At Thanksgiving, three main things happened: I skated a Pump Track like a hamster with a new wheel, I accidentally used bone broth in my vegan entrée and my whole family got mad at me when something I thought would win their sympathies came out hurtful instead.
I had told Maddie I wanted my girls to know her better. Not an unreasonable or ill-intentioned claim in of itself, the problem is that she does set aside as much time as she can for them; they do know her. Other people have jobs, the kind you can’t carry around in a carseat with you. I was being dramatic and unrealistic, but what this family fight will probably be remembered most for was the moment I was cowering in a corner of the living room telling everyone who approached to ‘leave me alone!’
Hiding in my childhood home out of shame isn’t totally new to me. Doesn’t everyone have some corner of their first primary residence that is stained with their humiliation and tears? As I curled in the fetal position in the dining room last week I was suddenly 11 again.
When you are eleven and your family is upset with you, you might wish that you were offered to fly off with Peter Pan, spontaneously join the USA Gymnastics Team or be adopted by your mother’s best friend, your aunt, or that lady with the wrist tattoo from the ice cream shop. Mostly, you just want to be gone long enough so that whatever you did to upset those you love will seem inconsequential and they will be sorry instead.
It never quite works out that way, which is why my dad once found me hiding in the dog bed in the downstairs bathroom. I probably got him mad enough to say something he had to apologize for too, which gave me my window to apologize, and then we both likely went to sleep relatively calm and relieved.
Fights are never actually for winning anyways. Fights are feelings, moving between people, ultimately trying to escape.
There’s a passage from Molly Caro May’s book, Body Full of Stars, that I was thinking about after this argument.
“When I feel disgust toward my mother it is my disgust toward myself.
I am violent.
I am tender.
These coexist in me.
I cannot be this angry woman with my mother.
I cannot be this angry woman with my daughter.
Please help me find the other part of me; where is the good part?”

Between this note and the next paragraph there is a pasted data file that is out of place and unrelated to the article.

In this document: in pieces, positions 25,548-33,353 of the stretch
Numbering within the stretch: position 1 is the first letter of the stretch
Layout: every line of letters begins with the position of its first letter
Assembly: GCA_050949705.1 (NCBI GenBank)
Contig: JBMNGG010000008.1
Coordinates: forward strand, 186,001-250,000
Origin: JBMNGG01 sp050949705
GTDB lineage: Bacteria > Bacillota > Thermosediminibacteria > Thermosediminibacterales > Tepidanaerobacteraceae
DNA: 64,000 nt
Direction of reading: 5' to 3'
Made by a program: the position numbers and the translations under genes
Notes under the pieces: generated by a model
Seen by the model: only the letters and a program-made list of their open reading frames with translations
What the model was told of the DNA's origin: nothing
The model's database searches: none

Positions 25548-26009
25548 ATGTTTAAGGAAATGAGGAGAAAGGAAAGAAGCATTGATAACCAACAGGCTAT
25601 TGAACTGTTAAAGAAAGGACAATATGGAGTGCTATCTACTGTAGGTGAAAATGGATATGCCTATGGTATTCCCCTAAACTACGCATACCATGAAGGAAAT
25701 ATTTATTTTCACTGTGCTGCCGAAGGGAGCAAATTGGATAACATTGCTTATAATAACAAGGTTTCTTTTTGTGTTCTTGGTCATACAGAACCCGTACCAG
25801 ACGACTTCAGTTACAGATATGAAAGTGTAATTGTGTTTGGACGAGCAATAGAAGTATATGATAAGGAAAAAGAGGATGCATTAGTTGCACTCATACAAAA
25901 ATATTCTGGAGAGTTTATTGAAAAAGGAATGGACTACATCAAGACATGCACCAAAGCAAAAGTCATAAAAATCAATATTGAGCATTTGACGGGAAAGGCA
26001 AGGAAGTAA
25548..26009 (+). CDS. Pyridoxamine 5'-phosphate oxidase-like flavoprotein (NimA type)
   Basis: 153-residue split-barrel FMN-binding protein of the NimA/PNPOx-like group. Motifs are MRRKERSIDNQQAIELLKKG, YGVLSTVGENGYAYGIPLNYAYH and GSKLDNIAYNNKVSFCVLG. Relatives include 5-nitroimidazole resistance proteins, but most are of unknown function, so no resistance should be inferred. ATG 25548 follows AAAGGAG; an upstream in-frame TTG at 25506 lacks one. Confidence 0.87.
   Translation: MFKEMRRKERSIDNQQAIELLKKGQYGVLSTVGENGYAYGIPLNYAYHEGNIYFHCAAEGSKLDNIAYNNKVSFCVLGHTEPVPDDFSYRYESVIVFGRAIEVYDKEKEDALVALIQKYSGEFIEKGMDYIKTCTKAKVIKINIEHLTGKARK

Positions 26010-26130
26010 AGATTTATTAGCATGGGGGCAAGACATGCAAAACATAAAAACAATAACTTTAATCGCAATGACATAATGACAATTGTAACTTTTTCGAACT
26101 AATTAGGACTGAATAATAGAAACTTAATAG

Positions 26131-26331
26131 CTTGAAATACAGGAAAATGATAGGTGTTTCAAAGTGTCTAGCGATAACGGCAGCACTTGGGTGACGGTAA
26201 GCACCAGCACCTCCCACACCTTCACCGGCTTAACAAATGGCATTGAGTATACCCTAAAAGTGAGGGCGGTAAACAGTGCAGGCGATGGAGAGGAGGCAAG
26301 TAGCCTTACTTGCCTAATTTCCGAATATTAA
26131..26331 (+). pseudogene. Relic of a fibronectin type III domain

How can I still be this eleven year old after all this time? More urgently, how do I teach my daughters to be something I’m not?
As I sat in my corner, paralyzed with guilt, mostly in utter shock that I was back there again, I came to the same vexing realization that I’ve come to before: there’s no escaping yourself.
It wasn’t until Danielle reminded me that we are practicing at life, just like people practice at yoga or table tennis, that I came back into my body without shame.
Isn’t it something how one sentence can free you?
The next morning I asked Andy, Maddie’s new husband who, to my horror, had witnessed the whole thing, to divulge something embarrassing he’d done to even the playing field a little. Thankfully I’d already seen a YouTube music video he made in high school about chocolate milk, so at least I had that. Instead of highlighting that funny little anecdote he said, “I admire how you guys fight for each other. It’s worse to let important things stay quiet until you slowly grow apart.”
A few days later I was out in the water riding a friend’s board. The waves were smashing into the cliff and reverberating back to sea like tiny soldiers sent off to a peaceful war. Scott ended up pushing me into a really good wave I might not have caught on my own. I was pretty happy with myself for hitting as many sections as I did on a borrowed board. I also felt pretty good knowing that Scott was willing to sacrifice the wave for me.
As I paddled back out I saw two mismatched adults negotiating the rocks on the beach. The lady was much older than the man and seemed to be fumbling around with her board. Maybe they were a mother and a son. The woman seemed frustrated, perhaps even scared by the waves crashing so consistently into the shore, leaving little room for walking. I thought they might get into a fight or need some help, so naturally I stopped what I was doing and turned my attention towards them. Just when it seemed they were going to get into it, the son took the mother’s board and carried it along with his own up the beach, almost dropping both at the apex of the seawall. I saw them later on catching waves on the wider part of the shore where there was more sand. The son was even showing the mom how to ride the backwash out to sea.
Fights aren’t actually for winning. They’re just feelings moving between people, ultimately trying to escape.